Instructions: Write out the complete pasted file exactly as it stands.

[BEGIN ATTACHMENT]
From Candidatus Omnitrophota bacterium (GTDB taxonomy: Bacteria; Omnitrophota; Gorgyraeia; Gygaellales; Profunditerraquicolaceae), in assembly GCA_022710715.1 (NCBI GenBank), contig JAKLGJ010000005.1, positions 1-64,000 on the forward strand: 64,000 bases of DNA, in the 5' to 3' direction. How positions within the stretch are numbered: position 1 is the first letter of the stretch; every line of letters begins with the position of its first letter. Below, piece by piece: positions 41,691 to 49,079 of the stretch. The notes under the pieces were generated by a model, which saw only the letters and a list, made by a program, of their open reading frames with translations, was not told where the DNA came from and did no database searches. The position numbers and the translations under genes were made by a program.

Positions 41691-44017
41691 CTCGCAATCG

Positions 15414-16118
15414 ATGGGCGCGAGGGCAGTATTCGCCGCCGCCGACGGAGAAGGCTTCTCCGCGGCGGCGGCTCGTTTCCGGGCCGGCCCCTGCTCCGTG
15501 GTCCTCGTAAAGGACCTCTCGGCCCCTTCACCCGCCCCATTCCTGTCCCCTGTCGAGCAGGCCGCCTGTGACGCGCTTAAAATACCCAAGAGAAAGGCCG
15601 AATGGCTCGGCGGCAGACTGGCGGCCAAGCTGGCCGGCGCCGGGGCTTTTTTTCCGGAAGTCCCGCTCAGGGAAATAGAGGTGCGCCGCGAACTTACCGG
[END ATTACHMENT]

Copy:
From Candidatus Omnitrophota bacterium (GTDB taxonomy: Bacteria; Omnitrophota; Gorgyraeia; Gygaellales; Profunditerraquicolaceae), in assembly GCA_022710715.1 (NCBI GenBank), contig JAKLGJ010000005.1, positions 1-64,000 on the forward strand: 64,000 bases of DNA, in the 5' to 3' direction. How positions within the stretch are numbered: position 1 is the first letter of the stretch; every line of letters begins with the position of its first letter. Below, piece by piece: positions 41,691 to 49,079 of the stretch. The notes under the pieces were generated by a model, which saw only the letters and a list, made by a program, of their open reading frames with translations, was not told where the DNA came from and did no database searches. The position numbers and the translations under genes were made by a program.

Positions 41691-44017
41691 CTCGCAATCG

Positions 15414-16118
15414 ATGGGCGCGAGGGCAGTATTCGCCGCCGCCGACGGAGAAGGCTTCTCCGCGGCGGCGGCTCGTTTCCGGGCCGGCCCCTGCTCCGTG
15501 GTCCTCGTAAAGGACCTCTCGGCCCCTTCACCCGCCCCATTCCTGTCCCCTGTCGAGCAGGCCGCCTGTGACGCGCTTAAAATACCCAAGAGAAAGGCCG
15601 AATGGCTCGGCGGCAGACTGGCGGCCAAGCTGGCCGGCGCCGGGGCTTTTTTTCCGGAAGTCCCGCTCAGGGAAATAGAGGTGCGCCGCGAACTTACCGG